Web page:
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Knee Tendonitis


(The most common knee injury)

 

What Is a Tendon?

 A tendon is nothing other than muscle. It differs, however, from the normally softer and elastic muscle by changing consistency and shape near the bone. It becomes solider and firmer, (even “stiff”), and forms a much more narrow cord, which fastens itself to the bone and strengthens and stabilizes the whole knee area.
                                                 

What Is the Purpose of the Tendon?

 A tendon’s purpose is to move and protect the bone. So when the brain signals action is on the horizon,  the muscle follows the command and contracts. This seemingly simple maneuver provides power for movement and strength for the task.
                                                        

Causes of Tendon Injury

The meniscus tendon, which is dense, rigid, and attached to the bone, is at risk for tearing when trauma occurs because of its inflexibility and lack of resiliency.  When sudden pressure jolts it, it snaps. When inflammation follows the tear, it is called tendonitis. Predisposing conditions to tendonitis are:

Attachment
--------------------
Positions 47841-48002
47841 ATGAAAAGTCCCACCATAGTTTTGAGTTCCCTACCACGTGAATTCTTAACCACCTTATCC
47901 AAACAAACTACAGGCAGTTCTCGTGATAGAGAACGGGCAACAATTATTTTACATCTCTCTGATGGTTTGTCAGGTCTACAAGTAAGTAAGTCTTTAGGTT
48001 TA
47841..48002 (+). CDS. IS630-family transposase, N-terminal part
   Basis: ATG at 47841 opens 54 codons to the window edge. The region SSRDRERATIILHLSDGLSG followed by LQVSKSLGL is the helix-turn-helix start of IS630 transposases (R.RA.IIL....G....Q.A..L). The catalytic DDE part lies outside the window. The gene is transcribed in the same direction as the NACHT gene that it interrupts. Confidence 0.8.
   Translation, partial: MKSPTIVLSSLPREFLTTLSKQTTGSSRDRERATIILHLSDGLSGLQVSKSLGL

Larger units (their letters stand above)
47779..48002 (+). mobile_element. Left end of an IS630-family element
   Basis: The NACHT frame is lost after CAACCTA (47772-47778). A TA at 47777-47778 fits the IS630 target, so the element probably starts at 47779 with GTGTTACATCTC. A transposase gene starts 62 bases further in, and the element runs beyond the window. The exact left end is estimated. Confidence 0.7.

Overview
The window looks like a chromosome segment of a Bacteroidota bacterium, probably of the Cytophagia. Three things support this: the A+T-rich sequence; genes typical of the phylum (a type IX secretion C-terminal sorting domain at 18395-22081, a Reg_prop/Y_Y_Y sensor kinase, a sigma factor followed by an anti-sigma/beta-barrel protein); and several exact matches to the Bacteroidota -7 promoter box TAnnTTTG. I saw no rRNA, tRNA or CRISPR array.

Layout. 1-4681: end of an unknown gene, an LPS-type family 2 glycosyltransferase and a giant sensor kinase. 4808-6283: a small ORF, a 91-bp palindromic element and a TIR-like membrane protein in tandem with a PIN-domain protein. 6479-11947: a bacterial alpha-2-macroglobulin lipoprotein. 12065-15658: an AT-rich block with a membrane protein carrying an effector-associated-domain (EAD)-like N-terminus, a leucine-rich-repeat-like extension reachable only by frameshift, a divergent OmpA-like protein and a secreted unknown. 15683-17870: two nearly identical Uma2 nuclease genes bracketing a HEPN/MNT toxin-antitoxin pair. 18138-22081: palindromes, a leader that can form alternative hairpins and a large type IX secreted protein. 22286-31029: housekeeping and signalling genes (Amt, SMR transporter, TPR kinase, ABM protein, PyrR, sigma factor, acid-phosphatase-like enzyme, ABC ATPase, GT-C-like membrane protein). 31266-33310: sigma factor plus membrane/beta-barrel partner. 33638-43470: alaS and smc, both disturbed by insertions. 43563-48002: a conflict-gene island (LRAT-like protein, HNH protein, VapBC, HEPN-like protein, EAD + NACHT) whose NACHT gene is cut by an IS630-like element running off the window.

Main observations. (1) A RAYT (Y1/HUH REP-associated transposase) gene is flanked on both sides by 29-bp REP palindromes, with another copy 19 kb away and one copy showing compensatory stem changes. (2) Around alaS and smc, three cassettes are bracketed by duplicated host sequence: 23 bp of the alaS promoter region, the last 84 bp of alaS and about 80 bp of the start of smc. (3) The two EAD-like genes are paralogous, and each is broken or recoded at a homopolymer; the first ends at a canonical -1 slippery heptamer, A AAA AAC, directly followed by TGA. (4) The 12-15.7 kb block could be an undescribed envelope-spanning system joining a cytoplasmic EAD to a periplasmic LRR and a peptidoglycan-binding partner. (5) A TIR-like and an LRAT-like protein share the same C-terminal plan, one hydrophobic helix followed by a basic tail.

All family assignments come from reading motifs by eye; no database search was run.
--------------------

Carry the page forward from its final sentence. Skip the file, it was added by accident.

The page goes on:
• Diabetes
  • Aging and/or
  • Arthritis
Immediate causes are:
  • Strenuous exercise without first conditioning the muscle
  • Excessive use of the muscle
  • Injury sustained in sports or other activities
  • Trauma after sudden stopping in action, a twisting movement, or a hard landing from a jump or fall
  • Excessive repetitive action
Drugs have also been known to weaken the tendon, setting it up for injury. 

Symptoms of Tendonitis

 A small tendon tear which results in inflammation produces immediate pain, tenderness and swelling; the skin is often warm and red. The pain worsens with movement and is worse at night.

Treatment for Tendonitis

 The objective of treatment is to relax the tendon, thereby reducing the inflammation and resulting pain, and to restore function, with full range of motion of the muscle and tendon. The methods include:
  • Cold compress
  • Elevation of the knee
  • Exercise to strengthen and to make the tendon more flexible and to break down scar tissue
 Other forms of treatment that help to reduce the inflammation and aid in healing include:
  • Topical, pain-relieving ointments
  • Cortisone injections
  •  Ultrasound therapy to increase circulation to the area and soften scar tissue
Whatever the chosen method of treatment, a compressive knee brace sometimes brings relief and support during movement until healing has occurred.       
 
 Related Products:
 
Knee Braces
Topical Pain Relieving Gels 
Knee Ice Packs       
Knee Exercisers 

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